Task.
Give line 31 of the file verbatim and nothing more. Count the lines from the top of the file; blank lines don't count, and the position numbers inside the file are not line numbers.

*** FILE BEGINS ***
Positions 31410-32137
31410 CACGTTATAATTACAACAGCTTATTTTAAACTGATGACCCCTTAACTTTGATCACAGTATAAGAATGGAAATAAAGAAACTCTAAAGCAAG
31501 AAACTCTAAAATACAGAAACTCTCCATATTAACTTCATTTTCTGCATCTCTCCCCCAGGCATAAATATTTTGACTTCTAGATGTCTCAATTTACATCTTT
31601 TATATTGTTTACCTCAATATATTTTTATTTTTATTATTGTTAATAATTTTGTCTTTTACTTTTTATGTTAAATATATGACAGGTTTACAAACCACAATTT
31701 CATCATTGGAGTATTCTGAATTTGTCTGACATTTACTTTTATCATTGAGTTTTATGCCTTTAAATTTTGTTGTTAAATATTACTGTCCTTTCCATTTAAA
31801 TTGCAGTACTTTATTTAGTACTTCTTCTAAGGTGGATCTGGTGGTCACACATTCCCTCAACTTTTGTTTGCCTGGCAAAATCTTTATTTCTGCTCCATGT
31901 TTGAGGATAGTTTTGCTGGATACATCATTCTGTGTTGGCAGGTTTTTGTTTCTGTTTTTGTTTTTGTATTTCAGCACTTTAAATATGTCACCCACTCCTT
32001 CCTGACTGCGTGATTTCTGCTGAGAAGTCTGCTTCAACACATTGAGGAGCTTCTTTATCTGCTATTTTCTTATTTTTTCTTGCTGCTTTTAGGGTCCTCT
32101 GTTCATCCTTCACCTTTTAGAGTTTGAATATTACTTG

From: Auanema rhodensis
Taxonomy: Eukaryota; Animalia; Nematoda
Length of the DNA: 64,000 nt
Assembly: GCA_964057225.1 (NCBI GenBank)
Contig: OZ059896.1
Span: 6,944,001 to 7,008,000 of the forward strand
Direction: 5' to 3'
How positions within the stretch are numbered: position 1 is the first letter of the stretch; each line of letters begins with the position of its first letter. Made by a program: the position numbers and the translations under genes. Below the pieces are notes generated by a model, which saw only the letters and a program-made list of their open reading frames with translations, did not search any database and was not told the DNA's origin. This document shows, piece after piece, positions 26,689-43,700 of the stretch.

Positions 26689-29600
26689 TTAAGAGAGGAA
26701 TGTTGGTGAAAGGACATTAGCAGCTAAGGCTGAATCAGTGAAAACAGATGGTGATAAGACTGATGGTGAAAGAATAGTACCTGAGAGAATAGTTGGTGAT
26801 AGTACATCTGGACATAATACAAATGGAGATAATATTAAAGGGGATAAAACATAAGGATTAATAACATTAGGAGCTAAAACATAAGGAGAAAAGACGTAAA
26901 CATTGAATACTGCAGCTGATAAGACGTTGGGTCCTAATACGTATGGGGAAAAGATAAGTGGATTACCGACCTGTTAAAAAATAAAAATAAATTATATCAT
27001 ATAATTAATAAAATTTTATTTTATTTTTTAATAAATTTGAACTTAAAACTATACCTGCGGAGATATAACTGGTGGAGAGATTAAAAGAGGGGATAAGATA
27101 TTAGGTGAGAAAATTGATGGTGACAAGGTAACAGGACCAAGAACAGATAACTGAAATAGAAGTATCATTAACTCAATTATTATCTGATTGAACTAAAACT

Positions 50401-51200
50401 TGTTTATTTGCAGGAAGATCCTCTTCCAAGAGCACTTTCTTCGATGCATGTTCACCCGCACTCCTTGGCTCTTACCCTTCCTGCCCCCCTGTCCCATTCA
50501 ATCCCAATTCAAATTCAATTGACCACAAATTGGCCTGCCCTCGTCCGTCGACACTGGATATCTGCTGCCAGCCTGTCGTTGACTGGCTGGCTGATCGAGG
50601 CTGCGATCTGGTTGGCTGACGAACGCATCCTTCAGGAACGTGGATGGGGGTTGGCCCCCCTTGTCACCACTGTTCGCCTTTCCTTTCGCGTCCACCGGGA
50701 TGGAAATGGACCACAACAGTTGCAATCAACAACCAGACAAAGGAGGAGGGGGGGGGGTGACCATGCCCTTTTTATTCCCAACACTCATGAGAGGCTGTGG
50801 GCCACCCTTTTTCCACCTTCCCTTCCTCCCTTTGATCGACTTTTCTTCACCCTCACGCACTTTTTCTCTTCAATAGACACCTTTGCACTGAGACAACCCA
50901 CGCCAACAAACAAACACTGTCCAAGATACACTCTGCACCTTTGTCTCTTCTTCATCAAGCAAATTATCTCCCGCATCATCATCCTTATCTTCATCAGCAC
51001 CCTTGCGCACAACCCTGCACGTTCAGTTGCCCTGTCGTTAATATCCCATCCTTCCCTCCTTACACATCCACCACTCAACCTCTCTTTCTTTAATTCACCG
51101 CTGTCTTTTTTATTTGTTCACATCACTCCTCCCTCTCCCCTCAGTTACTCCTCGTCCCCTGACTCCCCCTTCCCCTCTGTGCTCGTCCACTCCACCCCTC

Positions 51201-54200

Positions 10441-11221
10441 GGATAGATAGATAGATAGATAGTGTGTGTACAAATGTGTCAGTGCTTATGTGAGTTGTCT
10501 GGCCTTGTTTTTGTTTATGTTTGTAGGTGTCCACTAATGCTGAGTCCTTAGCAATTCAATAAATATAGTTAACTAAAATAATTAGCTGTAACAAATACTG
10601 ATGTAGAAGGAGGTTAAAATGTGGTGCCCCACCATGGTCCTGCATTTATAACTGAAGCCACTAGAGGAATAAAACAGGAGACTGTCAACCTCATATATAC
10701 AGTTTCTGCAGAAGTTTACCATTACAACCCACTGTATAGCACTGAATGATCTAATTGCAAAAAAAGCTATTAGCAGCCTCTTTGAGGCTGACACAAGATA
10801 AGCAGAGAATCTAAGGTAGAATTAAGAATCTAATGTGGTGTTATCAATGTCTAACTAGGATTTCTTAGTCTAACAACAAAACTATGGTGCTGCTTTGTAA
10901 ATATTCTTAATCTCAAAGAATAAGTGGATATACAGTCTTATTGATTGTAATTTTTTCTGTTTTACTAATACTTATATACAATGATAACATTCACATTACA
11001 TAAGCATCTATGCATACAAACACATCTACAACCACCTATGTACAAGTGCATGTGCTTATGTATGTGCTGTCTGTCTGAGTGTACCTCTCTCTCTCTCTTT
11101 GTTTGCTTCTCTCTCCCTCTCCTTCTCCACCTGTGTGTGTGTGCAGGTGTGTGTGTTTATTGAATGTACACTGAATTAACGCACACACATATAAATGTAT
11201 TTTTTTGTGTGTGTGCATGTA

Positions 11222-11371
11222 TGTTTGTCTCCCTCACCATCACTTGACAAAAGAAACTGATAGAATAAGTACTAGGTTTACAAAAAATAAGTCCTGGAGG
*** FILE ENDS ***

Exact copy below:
50901 CGCCAACAAACAAACACTGTCCAAGATACACTCTGCACCTTTGTCTCTTCTTCATCAAGCAAATTATCTCCCGCATCATCATCCTTATCTTCATCAGCAC